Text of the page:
Keynote Talk: Collaborative Learning in the Age of LLMs: Challenges and Outlook

Abstract: Collaborative machine learning (CML) is a distributed approach to train ML models. In contrast to conventional ML training, where all model and training data is processed centrally, CML performs model update steps locally at the clients’ side on their local datasets, and data does not leave the clients’ devices. This enhances privacy since sensitive data is not shared with other parties. Federated Learning is one of the most used CML approaches and relies on a server coordinating the learning process. Alternatively, Decentralized Learning (DL) is a CML algorithm where the learning process occurs on a network of interconnected devices with no central server to supervise the training.Large Language Models (LLMs) have recently dominated the ML landscape. This is driven by the effectiveness and popularity of conversational bots such as ChatGPT and Gemini, as well as their applicability to many other tasks. LLMs are primarily trained in data centers on massive amounts of data. While LLMs conceptually can be trained using CML approaches, the vast size of LLMs, which are orders of magnitudes larger than the model sizes currently being considered by CML approaches, makes existing CML approaches infeasible. At the same time, the collaborative training of LLMs with commodity hardware, such as mobile devices, will ensure broader access to cutting-edge technology and training infrastructure, enable alternative privacy-preserving ways to train LLMs without specialized hardware and inspire further innovations in the field.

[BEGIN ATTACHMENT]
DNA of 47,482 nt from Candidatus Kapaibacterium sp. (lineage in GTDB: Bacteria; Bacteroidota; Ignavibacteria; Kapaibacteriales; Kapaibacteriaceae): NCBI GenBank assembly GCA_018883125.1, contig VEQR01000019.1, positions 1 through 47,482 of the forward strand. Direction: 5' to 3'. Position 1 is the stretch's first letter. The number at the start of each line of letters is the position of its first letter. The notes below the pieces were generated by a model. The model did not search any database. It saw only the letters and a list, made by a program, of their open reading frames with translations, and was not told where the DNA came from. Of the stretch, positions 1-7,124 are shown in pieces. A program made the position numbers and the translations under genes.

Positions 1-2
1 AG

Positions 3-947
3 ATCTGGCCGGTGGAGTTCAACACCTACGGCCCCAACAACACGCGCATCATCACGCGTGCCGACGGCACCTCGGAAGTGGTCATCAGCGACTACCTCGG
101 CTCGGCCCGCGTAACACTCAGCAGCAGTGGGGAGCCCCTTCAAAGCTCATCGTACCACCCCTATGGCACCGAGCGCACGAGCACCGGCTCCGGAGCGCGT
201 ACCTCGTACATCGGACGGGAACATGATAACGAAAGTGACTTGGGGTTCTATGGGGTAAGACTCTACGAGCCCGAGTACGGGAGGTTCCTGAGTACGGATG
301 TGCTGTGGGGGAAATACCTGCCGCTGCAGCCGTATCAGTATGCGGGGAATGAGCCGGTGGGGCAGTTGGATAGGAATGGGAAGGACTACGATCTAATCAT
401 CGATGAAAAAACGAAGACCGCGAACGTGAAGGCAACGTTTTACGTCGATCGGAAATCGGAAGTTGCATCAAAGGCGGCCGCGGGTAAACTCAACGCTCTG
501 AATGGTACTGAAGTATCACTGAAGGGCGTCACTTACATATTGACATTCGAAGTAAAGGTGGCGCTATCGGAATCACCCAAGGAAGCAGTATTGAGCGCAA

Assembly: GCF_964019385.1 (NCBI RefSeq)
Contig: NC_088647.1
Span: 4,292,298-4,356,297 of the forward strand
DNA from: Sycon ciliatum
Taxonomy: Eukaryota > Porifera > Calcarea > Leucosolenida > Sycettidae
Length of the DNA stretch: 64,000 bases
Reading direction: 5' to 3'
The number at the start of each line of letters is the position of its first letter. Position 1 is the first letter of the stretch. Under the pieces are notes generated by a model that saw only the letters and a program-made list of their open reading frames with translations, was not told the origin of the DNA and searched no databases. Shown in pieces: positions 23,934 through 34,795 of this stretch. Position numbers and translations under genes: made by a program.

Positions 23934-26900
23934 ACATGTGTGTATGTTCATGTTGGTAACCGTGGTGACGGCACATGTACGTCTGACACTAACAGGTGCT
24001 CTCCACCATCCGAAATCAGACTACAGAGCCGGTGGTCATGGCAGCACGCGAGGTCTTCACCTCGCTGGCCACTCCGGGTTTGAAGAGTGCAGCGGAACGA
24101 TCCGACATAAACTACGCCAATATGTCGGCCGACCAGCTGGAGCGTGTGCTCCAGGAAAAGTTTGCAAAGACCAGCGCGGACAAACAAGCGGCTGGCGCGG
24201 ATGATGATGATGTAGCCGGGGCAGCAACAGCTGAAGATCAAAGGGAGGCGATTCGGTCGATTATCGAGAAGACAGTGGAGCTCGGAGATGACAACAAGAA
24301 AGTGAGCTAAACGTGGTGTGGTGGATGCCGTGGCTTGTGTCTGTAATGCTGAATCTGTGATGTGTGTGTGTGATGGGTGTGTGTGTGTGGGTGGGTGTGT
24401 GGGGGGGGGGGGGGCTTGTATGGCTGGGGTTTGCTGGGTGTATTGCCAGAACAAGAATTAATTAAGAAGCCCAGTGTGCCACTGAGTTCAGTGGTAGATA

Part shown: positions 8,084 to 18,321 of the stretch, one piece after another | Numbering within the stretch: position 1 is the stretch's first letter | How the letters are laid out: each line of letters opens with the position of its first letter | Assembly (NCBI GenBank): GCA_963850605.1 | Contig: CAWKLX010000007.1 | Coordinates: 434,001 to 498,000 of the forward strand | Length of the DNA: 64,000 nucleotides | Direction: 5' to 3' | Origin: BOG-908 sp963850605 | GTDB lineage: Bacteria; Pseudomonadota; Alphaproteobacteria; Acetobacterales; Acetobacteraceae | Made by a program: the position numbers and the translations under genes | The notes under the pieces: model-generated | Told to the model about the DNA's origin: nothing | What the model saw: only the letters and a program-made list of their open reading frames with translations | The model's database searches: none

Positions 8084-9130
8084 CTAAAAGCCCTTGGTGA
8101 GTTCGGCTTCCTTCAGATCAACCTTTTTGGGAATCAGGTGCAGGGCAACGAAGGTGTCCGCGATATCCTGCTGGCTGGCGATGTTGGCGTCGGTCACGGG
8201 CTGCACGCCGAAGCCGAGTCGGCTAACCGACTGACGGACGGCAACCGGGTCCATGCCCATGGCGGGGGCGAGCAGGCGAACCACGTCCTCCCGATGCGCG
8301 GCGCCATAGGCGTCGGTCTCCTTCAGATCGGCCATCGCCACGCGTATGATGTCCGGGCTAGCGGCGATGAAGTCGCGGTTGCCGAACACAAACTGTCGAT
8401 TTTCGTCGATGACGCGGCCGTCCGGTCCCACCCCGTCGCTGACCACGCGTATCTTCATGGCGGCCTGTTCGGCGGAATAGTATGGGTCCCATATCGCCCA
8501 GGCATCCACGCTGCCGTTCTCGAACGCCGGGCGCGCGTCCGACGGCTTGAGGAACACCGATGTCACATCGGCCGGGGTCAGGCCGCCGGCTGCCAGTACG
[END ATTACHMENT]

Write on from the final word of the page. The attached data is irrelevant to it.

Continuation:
In this talk, I will present some of the technical challenges and outlook of training and fine-tuning LLMs using collaborative learning approaches such as FL and DL. These challenges mainly relate to the unreliability of participants during the learning process, dealing with the size of LLM models, and the privacy considerations of sharing model updates with other clients.


February 29 ,2024 March 11 ,2024

Abstract submission deadline

March 7 ,2024 March 18 ,2024

Paper submission deadline

April 22 ,2024

Accept/Reject notification

May 12 ,2024

Camera ready copy due

May 27-28 ,2024

Metis Spring school

May 29-31 ,2024

Netys Conference


Revised selected papers will be published as a post-proceedings in Springer's LNCS "Lecture Notes in Computer Science"

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